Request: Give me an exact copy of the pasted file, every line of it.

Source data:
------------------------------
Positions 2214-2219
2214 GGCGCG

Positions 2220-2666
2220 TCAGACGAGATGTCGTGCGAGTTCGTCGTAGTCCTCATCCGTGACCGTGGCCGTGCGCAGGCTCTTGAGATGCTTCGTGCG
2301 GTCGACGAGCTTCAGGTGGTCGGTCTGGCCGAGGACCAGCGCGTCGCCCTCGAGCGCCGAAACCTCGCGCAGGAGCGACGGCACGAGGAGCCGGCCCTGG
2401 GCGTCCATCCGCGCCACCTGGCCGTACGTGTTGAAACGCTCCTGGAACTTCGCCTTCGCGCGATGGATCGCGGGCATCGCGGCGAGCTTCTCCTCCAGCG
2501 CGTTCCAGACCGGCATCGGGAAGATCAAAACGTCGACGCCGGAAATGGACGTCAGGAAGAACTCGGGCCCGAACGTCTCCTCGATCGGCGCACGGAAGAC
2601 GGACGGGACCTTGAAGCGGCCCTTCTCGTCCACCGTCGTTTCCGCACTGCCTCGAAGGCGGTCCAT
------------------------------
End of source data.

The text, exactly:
Positions 2214-2219
2214 GGCGCG

Positions 2220-2666
2220 TCAGACGAGATGTCGTGCGAGTTCGTCGTAGTCCTCATCCGTGACCGTGGCCGTGCGCAGGCTCTTGAGATGCTTCGTGCG
2301 GTCGACGAGCTTCAGGTGGTCGGTCTGGCCGAGGACCAGCGCGTCGCCCTCGAGCGCCGAAACCTCGCGCAGGAGCGACGGCACGAGGAGCCGGCCCTGG
2401 GCGTCCATCCGCGCCACCTGGCCGTACGTGTTGAAACGCTCCTGGAACTTCGCCTTCGCGCGATGGATCGCGGGCATCGCGGCGAGCTTCTCCTCCAGCG
2501 CGTTCCAGACCGGCATCGGGAAGATCAAAACGTCGACGCCGGAAATGGACGTCAGGAAGAACTCGGGCCCGAACGTCTCCTCGATCGGCGCACGGAAGAC
2601 GGACGGGACCTTGAAGCGGCCCTTCTCGTCCACCGTCGTTTCCGCACTGCCTCGAAGGCGGTCCAT